The ichnites or fossilised footprints of the Manyanet Valley (within the municipality of Sarroca de Bellera) are in two areas that differ in their environments: meandering fluvial systems in one and unconfined waters in the other. These two palaeoenvironments would have been inhabited by groups of different tetrapods during the Permian Period. The early tetrapods (from the Ancient Greek word meaning "four-footed") were the first vertebrates to tread terra firma, developing lungs to capture atmospheric oxygen and turning fins into legs, but with a life cycle that was still closely tied to aquatic environments.
In what used to be a fluvial zone the researchers have identified ichnites (footprints) of temnospondyls (the predecessors of today's amphibians) of different sizes. "They are a group with a life pattern similar to that of present-day salamanders. Some species sucked up their food while others hunted actively, in a similar way to today's crocodiles," explains Eudald Mujal, a researcher in the UAB Department of Geology who is in charge of the study. In this area there is greater biodiversity than in the area of unconfined waters and it includes ichnites from other groups, like seymouriamorphs, a peculiar group of animals that were almost a metre long, mid-way between the amphibians and the diadectomorphs: reptile-like animals that already laid hard-shelled eggs and could grow to up to two metres in length, approximately.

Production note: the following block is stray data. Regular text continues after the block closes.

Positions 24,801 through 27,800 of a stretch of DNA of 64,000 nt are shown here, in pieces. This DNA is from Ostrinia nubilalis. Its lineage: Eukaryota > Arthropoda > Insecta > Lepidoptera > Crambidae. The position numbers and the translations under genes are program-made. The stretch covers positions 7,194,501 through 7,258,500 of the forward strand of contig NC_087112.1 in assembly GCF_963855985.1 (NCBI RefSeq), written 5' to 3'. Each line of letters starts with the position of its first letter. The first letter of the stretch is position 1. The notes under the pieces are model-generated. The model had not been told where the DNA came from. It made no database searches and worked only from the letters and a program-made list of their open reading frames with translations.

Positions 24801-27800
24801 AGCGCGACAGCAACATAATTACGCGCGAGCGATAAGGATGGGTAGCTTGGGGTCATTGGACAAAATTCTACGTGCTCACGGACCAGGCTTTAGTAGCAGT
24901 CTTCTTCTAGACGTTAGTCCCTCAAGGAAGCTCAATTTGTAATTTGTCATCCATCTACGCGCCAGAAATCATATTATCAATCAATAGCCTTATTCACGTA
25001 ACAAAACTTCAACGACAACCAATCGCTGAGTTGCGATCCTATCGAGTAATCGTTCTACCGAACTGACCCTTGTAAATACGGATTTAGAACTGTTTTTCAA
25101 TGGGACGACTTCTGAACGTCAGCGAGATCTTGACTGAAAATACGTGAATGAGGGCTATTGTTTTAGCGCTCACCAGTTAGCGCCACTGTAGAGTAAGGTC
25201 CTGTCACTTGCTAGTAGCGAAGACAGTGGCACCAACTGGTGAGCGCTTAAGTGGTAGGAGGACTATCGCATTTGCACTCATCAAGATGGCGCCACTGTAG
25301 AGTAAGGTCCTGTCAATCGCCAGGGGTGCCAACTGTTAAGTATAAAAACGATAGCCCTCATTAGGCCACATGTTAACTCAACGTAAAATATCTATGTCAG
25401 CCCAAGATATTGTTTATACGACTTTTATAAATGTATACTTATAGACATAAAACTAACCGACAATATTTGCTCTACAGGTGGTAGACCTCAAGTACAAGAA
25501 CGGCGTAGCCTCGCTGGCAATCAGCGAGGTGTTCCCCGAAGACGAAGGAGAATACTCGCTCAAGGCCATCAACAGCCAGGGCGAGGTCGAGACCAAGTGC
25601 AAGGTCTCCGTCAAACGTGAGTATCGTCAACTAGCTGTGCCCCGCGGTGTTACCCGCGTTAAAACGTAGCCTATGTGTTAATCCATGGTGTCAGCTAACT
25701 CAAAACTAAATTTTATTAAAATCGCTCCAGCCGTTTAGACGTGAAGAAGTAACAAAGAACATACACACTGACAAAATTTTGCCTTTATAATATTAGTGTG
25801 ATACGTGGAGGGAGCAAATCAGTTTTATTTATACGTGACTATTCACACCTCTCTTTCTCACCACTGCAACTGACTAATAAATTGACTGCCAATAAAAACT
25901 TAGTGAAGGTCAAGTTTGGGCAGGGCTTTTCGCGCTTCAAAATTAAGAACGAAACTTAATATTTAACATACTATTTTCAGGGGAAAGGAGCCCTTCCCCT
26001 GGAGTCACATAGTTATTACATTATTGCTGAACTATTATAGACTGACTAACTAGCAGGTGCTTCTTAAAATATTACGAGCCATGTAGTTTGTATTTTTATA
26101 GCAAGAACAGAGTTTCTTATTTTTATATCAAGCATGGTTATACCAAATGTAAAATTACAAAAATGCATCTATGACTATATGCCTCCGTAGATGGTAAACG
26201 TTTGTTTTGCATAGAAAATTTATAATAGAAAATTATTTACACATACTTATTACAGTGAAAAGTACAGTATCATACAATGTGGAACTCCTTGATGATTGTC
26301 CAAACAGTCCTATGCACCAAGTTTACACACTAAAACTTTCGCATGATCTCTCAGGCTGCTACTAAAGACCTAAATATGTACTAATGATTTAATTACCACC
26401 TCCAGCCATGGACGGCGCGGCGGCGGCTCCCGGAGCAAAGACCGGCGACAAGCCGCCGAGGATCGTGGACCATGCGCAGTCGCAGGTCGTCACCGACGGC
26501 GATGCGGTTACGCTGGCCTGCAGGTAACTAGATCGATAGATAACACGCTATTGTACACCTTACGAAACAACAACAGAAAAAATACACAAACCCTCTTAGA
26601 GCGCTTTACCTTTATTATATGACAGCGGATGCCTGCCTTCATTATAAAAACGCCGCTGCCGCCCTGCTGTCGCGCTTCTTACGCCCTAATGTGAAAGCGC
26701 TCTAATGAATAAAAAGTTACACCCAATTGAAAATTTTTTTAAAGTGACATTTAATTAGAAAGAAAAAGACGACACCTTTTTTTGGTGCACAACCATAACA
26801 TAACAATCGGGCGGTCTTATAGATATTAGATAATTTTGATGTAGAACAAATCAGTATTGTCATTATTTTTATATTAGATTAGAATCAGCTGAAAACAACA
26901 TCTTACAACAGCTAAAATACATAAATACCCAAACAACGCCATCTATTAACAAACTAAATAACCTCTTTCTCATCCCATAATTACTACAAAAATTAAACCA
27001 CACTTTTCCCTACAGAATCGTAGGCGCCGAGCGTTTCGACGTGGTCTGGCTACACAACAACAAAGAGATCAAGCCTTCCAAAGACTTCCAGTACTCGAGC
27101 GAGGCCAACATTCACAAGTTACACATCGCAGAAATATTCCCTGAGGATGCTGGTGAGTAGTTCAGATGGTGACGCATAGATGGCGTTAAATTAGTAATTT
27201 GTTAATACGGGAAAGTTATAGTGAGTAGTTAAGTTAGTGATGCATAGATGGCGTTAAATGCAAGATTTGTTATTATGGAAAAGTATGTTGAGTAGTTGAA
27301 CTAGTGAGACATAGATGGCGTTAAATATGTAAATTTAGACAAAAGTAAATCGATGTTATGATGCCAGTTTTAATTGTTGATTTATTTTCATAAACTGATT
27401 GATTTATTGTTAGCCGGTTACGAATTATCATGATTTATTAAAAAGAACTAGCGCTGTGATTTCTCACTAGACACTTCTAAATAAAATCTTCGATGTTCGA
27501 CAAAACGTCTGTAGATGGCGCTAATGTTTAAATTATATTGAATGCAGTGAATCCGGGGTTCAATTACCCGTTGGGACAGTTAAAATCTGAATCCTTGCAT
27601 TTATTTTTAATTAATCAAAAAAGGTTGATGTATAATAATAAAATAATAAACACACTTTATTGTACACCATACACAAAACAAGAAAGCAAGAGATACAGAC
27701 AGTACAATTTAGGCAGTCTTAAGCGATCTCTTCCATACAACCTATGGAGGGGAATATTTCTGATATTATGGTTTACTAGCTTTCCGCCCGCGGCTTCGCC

In the area where the open water used to be, the researchers have identified traces of captorhinids, a group of medium-sized (up to half a metre long) primitive reptiles with several rows of teeth, which became extinct at the end of the Permian. They have also found synapsids, the precursors of present-day mammals. "We have identified footprints of pelycosaurs, a group of synapsids that could reach four metres in length and which, in some cases, featured a sail along the spine whose function we do not know," explains Dr Mujal. The pelycosaur group died out at the end of the Permian, but another group of synapsids, the cynodonts, went on to give rise to the mammals eventually.
During the Permian all land masses were joined together in a single super-continent known as Pangea, located approximately on today's Equator and reaching as far as the Poles. In this study the researchers compare the ichnites of the Manyanet Valley with those found in what was the centre of this super-continent and they conclude that the faunistic differences observed could be due to differences in climate. "We have realised that, in similar palaeoenvironments, the associations of ichnites, and therefore of tetrapods, change. These changes coincide with the different palaeoclimate zones proposed in the models, so the faunal distribution was probably climate-related," comments Josep Fortuny, an ICP researcher who took part in the study.
The Permian began around 300 million years (Ma) ago and ended around 250 Ma ago, leading into the Triassic, which lasted till about 200 Ma ago, and in which the dinosaurs first appeared. These two periods were of crucial importance for the history of life, as their boundary is marked by the greatest extinction the Earth has ever witnessed, when over 90% of its species disappeared: an extinction event far superior to the one that ended the reign of the dinosaurs at the end of the Cretaceous.
The findings were published in the journal Geological Magazine, of Cambridge University Press.
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